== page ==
Conserving inter-tidal wetlands
: a regional ecosystem-based approach to rehabilitation and recreation

  • David Edward Johnson

Student thesis: Doctoral Thesis


Integrated Coastal Zone Management (ICZM) depends on the recognition that benefits associated with healthy functioning (function benefits) of ecosystems are irreplaceable in ecological, geomorphological and social terms. A methodology for evaluating different inter-tidal wetlands on the basis of indicators representing their full range of functions is presented. Each inter-tidal wetland is attributed a function related score. These scores are region specific. Whilst they allow a ranking of inter-tidal wetland importance, they do not equate to economic value. A key advantage of this approach is that it quantifies the regional resource, and forms a basis upon which to consider the impact of future pressures and prioritise conservation actions. The methodology has been applied to the Solent and Poole Bay Marine Natural Area (MNA). The 13 inter-tidal wetlands within this region have been scored and ranked, highlighting the relative importance of the large inter-tidal wetlands of Poole, Chichester and Langstone Harbours compared with the smaller inter-tidal wetlands of the north shore of the Isle of Wight. The main challenges facing the conservation of this regional resource are evaluated and the cumulative impact/risk of key pressures is assessed. Lymington/Keyhaven and Southampton Water are considered to be the regional inter-tidal wetlands whose function benefits are most at risk over the next 20 years. A restoration target of 1200 ha of inter-tidal wetland is suggested for the MNA, with a recommendation that re-creation efforts should focus on Chichester Harbour. A detailed case study of the Lymington/Keyhaven inter-tidal wetland is presented. Technical rehabilitation solutions are suggested based on the synthesis of physical and ecological survey date. This research concludes that work to restore inter-tidal wetlands is urgently needed. Such work requires appropriate central Government funding together with a new mechanism, over and above existing compulsory purchase powers, to rationalize coastal landholdings. Investment should concentrate initially on the most easily rehabilitated and re-created sites, to offset the impact of natural forcing mechanisms associated with global environmental change. A role for environmental mediators in identified to raise the political and social acceptability of inter-tidal wetland restoration and a regional ecosystem-based approach is suggested as the best way forward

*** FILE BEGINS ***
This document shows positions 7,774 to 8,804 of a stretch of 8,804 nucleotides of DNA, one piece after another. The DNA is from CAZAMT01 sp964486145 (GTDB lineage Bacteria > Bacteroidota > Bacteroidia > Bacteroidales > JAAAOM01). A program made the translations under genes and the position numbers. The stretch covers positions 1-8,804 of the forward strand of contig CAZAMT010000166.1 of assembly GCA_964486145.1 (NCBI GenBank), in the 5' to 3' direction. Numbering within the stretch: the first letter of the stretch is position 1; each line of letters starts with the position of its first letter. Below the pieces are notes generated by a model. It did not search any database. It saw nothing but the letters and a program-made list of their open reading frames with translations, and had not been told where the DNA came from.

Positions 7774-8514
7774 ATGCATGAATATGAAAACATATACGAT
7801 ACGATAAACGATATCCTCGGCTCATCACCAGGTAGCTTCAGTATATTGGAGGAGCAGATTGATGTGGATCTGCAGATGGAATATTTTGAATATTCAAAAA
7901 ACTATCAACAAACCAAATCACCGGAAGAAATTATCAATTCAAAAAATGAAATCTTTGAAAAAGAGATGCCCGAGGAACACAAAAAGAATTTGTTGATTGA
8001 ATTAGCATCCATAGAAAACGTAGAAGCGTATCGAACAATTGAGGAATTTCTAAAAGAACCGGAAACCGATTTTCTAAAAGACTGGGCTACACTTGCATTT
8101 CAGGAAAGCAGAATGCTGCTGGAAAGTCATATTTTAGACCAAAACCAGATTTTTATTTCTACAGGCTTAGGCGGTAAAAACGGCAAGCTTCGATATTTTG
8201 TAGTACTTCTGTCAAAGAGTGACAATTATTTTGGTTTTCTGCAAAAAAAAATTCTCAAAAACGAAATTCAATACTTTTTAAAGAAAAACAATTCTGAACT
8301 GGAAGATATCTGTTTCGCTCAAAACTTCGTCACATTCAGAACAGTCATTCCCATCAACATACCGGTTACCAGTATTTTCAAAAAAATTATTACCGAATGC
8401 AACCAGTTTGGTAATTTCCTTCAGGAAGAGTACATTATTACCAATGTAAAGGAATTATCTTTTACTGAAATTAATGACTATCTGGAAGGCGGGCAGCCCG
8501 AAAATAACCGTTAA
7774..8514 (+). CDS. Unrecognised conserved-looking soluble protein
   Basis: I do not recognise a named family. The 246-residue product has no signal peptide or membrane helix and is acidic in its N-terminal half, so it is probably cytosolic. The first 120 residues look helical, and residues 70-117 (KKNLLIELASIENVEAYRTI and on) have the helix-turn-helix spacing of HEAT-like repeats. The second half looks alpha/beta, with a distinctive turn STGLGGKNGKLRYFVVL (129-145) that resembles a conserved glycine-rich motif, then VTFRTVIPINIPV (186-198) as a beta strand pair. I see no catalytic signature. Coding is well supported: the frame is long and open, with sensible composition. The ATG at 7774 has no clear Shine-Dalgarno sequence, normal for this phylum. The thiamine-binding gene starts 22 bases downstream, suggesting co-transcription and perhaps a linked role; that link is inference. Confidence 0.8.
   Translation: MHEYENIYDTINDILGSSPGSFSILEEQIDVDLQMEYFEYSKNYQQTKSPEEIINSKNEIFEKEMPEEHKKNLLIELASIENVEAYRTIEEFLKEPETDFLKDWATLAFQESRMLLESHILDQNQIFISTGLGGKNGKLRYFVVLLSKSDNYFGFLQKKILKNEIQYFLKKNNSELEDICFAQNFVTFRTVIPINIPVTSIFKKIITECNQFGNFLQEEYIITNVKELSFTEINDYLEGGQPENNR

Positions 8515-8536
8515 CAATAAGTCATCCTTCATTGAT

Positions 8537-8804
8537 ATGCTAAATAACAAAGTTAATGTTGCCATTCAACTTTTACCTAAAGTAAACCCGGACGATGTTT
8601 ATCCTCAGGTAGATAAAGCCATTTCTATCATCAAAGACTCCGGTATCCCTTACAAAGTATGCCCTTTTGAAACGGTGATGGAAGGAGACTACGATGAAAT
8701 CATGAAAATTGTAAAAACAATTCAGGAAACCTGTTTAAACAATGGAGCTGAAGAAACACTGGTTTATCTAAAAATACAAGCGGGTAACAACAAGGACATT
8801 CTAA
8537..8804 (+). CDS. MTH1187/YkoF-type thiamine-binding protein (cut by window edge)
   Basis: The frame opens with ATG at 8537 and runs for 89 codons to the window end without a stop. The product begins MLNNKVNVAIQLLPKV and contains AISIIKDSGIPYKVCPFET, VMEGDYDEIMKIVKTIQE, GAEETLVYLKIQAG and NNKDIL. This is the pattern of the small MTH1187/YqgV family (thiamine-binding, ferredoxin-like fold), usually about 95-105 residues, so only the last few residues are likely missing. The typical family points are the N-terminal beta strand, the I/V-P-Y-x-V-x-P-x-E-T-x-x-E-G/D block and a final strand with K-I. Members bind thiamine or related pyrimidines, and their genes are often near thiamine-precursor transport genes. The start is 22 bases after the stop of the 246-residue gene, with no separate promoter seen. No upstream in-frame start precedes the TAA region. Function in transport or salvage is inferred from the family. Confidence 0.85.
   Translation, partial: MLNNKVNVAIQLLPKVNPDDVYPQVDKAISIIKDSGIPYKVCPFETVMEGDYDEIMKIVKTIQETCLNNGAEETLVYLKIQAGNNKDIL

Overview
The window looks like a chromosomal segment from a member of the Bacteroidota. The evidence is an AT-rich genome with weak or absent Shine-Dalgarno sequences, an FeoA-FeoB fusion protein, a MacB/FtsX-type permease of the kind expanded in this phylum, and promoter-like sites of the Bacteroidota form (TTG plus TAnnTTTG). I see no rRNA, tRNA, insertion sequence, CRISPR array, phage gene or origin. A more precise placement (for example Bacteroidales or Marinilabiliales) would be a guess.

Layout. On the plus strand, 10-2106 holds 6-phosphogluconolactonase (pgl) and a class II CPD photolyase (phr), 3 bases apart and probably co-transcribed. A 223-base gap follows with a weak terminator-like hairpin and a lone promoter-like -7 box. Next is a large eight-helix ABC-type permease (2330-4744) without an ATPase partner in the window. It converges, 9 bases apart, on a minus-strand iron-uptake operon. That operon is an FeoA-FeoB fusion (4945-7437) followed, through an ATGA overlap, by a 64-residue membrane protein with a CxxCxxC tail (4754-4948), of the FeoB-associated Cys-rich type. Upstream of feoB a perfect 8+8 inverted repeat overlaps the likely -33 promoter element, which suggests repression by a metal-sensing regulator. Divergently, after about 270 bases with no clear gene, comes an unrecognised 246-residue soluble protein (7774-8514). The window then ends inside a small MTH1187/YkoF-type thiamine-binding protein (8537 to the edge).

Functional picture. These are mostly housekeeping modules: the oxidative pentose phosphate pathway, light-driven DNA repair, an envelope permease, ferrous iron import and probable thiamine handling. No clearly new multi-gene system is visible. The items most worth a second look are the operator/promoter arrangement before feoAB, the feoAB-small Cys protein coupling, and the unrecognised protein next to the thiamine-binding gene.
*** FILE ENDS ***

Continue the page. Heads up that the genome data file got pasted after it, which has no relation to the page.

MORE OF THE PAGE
Date of Award1998
Original languageEnglish
Awarding Institution
  • Nottingham Trent University

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